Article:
Develop a game plan to avoid financial mistakes

A big financial mistake is not understanding your current financial situation. It’s important to understand your entire financial picture. And ask yourself, “how do you want to move forward?” Do this by understanding your cash flow and spending habits. Then, develop the appropriate budget. Use your favorite spreadsheet software to amortize your debt based on your scheduled payments. Some of our faves are Personal Capital or Truebill that help you categorize your expenses and alerts you of charges.

Compare your debt interest rate against the interest rate on your savings account

If your savings account is earning more in interest than your debt, then put more money into savings. Chances are you won’t earn more in a savings account so you’ll need to prioritize debt repayment. However, this doesn’t mean you should not pay yourself first. Make sure you have money set aside for emergencies so you don’t rely on credit to cover unforeseen expenses.

You will need that “rainy day” money

Yes, you will need money for an emergency situation. Sudden job losses happen. Big expenses make unwelcome appearances from time to time. Try to build up a stash of at least 6 months’ worth of your current income. Learn more on creating your emergency fund strategy.

Not having multiple streams of income is a financial mistake

Stock market investors are often advised not to put all of their eggs in one basket. Why should you do the same with your income stream? If you have only one job, and you suddenly lose that job, then you’re down to an income of $0. However, if you have multiple income streams and you lose one of them, it’s not so bad.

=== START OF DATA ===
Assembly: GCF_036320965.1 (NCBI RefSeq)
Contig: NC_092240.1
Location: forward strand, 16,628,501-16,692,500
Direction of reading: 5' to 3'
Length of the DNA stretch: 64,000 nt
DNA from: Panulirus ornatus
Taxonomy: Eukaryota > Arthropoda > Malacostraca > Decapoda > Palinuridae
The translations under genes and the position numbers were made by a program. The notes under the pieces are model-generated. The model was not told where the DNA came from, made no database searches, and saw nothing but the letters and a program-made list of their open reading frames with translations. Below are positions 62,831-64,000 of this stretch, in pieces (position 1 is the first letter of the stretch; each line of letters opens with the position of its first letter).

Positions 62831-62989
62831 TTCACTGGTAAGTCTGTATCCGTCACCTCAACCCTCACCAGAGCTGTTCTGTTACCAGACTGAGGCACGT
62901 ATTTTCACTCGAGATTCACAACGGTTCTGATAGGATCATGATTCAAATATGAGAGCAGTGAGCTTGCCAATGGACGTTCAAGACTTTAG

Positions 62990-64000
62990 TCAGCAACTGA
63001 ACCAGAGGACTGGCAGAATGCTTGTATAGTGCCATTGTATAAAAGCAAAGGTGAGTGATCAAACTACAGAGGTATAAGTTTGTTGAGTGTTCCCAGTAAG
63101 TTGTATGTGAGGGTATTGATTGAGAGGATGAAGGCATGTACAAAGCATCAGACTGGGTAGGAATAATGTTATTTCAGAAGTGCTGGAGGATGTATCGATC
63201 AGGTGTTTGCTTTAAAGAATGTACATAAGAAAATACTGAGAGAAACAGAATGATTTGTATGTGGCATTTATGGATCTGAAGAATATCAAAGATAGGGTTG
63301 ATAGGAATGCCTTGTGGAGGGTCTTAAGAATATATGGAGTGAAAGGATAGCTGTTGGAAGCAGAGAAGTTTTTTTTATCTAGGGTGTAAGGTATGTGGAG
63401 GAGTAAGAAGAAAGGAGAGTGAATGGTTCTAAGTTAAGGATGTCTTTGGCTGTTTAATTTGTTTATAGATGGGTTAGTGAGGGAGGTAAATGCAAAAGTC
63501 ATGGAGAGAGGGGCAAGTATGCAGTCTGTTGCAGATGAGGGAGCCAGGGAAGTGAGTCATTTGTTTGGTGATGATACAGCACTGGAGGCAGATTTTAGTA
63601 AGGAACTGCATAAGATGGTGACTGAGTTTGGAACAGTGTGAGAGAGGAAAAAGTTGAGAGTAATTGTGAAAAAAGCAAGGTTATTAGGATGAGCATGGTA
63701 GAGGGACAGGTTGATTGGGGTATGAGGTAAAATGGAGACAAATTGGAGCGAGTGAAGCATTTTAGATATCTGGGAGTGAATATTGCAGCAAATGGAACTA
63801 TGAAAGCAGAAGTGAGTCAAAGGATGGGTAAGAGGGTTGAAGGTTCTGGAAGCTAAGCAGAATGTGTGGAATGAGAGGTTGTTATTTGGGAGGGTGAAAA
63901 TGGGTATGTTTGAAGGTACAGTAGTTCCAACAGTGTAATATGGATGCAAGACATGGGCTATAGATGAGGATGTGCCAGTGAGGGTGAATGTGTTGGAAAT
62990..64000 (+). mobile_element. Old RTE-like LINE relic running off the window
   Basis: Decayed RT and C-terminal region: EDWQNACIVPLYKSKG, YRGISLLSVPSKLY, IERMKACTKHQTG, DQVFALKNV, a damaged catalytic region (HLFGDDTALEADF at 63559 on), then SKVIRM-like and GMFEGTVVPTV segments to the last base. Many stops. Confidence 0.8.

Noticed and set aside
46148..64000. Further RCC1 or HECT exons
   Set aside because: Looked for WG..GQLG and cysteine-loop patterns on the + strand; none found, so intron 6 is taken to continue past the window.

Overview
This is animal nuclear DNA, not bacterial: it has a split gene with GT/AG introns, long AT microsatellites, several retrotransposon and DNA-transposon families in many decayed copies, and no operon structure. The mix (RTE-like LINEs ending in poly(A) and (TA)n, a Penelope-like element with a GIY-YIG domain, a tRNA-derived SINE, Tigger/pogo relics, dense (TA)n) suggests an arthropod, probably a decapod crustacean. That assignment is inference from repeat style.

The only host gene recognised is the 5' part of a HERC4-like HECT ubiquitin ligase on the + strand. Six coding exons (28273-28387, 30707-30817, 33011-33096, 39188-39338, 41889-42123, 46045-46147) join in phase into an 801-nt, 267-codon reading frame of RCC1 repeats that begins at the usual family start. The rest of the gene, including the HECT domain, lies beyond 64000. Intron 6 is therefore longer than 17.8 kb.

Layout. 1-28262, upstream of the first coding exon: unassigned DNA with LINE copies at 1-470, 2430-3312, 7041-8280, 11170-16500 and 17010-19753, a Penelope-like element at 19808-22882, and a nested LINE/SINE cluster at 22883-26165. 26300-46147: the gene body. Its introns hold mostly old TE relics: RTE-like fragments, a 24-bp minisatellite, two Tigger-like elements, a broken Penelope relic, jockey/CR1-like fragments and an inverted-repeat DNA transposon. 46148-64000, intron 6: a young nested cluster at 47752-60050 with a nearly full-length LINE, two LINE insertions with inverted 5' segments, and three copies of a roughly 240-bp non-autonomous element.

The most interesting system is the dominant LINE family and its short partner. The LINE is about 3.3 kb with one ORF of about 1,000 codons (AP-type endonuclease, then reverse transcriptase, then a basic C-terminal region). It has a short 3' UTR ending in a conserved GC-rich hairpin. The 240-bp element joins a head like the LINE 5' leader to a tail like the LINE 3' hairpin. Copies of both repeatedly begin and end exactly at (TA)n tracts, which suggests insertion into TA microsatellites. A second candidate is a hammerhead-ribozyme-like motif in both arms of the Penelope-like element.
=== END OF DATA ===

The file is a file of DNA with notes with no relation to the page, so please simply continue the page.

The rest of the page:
Keep your spending to a minimum

Lifestyle inflation is another major financial mistake that happens when income increases and so does the cost of one’s life. Keep your expenses in mind. Try to find ways to cut costs and limit expenses. Look for ways to save on your utilities, cable, and satellite bills. Companies that offer those services often employ people who are willing to talk to you about how you can reduce your expenses. Also, shop the clearance racks or use cashback websites when shopping online like Rakuten. And learn how to use rebate apps so you can save big on groceries. You can use apps like iBotta and Fetch Rewards for cashback and rebates.

You’ve worked hard to get to the spot where you’re at right now. Try not to let your debt discourage you. Keep focusing on paying down your loans responsibly, while also paying attention to your larger financial picture. Have private student loan debt? Do the math and see if refinancing your private student loans can help you save money.

Jason Vitug

Jason Vitug is a bestselling author, entrepreneur, and founder of and His purpose to help others live their best lives through experiential and purposeful living. Jason is also a certified yoga teacher and breathwork specialist and has traveled to over 40 countries.